Emerald Group Publishing Limited
Copyright © 2011, Emerald Group Publishing Limited
The return of Stahlhelm Corporations
Article Type: Editorial From: International Journal of Commerce and Management, Volume 21, Issue 3
Since the sixteenth century, corporations have played varying roles in the market and in society, and in the process they have been simultaneously loathed or appreciated by stakeholders. For over three centuries, as European countries fiercely pursued colonization projects in various continents, charter corporations were granted a monopoly over trade, in addition to the right to manage colonies, enforce order, and assume responsibilities for the security and military affairs of the colonized lands. Consequently, corporations gained unprecedented powers.
For example, one of the first charter corporations was the Dutch East India Company. By 1669, the company employed over 10,000 soldiers and had a fleet of 40 warships and 150 merchant ships. Similarly, the East India Company, established in December 1600, assumed control over vast lands abroad and became a ruling entity when the military defeated the forces of the Nawab of Bengal, Siraj-ud-daulah, at the Battle of Plassey in 1757.
By assuming military and security roles and or the administrative functions of the colonies, charter corporations gained the label, Stahlhelm or steel helmet firms. In today’s world, Stahlhelm conveys a specific message; these are corporations that, for various reasons, are given the right by a government to perform security or military functions which are normally carried out by the state. By necessity, this trend has blurred the lines between government roles and private corporations’ emerging security functions.
Charter corporations did not survive, as colonial governments preferred to directly manage their colonies and as new firms in the manufacturing, banking and extraction industries flexed their muscles in politics and markets. Though newly emerged corporations once relied on their respective governments in order to expand overseas and capture new markets, they gradually understood that there were activities other than exploitation of natural resources in developing nations that they could engage in, i.e. non-economic activities. Though these corporations had initially responded, in varying degrees, to the needs and dictates of their home governments, by the early 1960s these corporations had started to involve themselves in non-economic activities and had taken note of changing market realities. Their concerns with public image and with having friendly relationships with the elite in other countries, be they politicians, union leaders, or intellectuals, inaugurated a new era of corporate social responsibility.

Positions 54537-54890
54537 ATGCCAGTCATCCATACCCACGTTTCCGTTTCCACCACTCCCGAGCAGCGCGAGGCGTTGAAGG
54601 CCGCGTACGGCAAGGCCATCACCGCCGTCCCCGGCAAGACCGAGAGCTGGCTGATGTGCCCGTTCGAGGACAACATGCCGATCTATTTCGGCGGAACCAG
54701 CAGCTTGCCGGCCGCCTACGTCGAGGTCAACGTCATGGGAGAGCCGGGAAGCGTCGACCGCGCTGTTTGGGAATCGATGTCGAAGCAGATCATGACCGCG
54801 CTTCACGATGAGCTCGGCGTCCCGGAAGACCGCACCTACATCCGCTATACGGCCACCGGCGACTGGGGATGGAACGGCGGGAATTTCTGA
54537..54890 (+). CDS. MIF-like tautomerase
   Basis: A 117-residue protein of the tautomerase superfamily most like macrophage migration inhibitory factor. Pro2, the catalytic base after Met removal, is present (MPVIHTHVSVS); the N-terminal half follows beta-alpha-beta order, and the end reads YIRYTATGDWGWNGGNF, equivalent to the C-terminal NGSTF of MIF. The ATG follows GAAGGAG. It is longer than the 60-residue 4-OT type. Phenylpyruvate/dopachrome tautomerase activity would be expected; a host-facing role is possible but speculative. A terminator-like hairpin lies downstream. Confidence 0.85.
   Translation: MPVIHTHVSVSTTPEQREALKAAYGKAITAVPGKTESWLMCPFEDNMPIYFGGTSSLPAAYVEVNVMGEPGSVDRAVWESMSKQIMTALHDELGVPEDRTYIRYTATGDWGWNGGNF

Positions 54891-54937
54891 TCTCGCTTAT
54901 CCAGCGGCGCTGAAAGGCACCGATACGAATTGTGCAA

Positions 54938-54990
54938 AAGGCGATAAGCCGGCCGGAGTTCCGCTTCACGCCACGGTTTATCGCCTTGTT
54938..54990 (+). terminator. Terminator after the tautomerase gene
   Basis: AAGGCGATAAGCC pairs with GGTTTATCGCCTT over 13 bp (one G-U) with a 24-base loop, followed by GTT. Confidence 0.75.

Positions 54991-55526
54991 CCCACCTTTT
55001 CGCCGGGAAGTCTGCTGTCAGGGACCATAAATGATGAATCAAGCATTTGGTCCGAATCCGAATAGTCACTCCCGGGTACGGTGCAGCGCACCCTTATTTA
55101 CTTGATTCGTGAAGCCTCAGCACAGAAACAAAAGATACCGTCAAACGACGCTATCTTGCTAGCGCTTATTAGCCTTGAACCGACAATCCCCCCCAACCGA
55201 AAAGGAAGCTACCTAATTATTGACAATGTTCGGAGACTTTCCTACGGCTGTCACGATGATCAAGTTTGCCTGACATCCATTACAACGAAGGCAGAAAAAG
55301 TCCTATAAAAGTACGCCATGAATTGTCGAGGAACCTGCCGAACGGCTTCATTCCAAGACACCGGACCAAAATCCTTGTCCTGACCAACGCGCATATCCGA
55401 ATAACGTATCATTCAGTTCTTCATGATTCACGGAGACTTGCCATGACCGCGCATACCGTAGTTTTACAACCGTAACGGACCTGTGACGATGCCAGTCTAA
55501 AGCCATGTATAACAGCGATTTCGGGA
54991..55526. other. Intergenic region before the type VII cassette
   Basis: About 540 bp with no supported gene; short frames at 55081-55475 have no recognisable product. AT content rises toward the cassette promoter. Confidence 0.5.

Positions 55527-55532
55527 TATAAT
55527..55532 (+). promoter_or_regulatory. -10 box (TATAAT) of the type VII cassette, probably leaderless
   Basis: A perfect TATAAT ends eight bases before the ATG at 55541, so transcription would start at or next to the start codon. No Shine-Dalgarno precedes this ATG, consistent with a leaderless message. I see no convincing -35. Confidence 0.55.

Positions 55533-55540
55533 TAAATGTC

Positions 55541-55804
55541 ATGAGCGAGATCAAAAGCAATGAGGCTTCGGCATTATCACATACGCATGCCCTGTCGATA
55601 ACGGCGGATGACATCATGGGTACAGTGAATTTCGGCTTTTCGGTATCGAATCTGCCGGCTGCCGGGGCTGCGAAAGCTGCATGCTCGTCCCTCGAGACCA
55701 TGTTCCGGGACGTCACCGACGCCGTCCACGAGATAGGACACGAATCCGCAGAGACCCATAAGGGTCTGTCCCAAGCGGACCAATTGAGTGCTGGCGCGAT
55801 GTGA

This, however, has not precluded many governments from utilizing, though usually in secret, the service of corporations in performing security functions. For many years, governments have contracted or authorized private corporations to engage in militaristic and subversive activities abroad. This has enabled states to maneuver easily and to blame private entities when things do not go as planned.